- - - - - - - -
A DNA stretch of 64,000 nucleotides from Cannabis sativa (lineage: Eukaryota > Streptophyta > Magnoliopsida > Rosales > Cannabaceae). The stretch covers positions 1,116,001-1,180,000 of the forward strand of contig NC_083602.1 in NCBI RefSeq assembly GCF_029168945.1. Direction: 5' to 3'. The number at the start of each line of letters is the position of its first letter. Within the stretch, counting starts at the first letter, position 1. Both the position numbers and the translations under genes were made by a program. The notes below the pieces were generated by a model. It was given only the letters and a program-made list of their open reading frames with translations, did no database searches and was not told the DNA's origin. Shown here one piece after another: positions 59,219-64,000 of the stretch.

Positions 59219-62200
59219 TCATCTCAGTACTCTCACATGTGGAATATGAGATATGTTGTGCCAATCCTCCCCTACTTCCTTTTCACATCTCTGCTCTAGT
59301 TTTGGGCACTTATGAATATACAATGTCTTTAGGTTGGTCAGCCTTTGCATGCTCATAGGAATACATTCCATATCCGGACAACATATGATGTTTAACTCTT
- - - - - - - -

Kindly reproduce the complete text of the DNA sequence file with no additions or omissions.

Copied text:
A DNA stretch of 64,000 nucleotides from Cannabis sativa (lineage: Eukaryota > Streptophyta > Magnoliopsida > Rosales > Cannabaceae). The stretch covers positions 1,116,001-1,180,000 of the forward strand of contig NC_083602.1 in NCBI RefSeq assembly GCF_029168945.1. Direction: 5' to 3'. The number at the start of each line of letters is the position of its first letter. Within the stretch, counting starts at the first letter, position 1. Both the position numbers and the translations under genes were made by a program. The notes below the pieces were generated by a model. It was given only the letters and a program-made list of their open reading frames with translations, did no database searches and was not told the DNA's origin. Shown here one piece after another: positions 59,219-64,000 of the stretch.

Positions 59219-62200
59219 TCATCTCAGTACTCTCACATGTGGAATATGAGATATGTTGTGCCAATCCTCCCCTACTTCCTTTTCACATCTCTGCTCTAGT
59301 TTTGGGCACTTATGAATATACAATGTCTTTAGGTTGGTCAGCCTTTGCATGCTCATAGGAATACATTCCATATCCGGACAACATATGATGTTTAACTCTT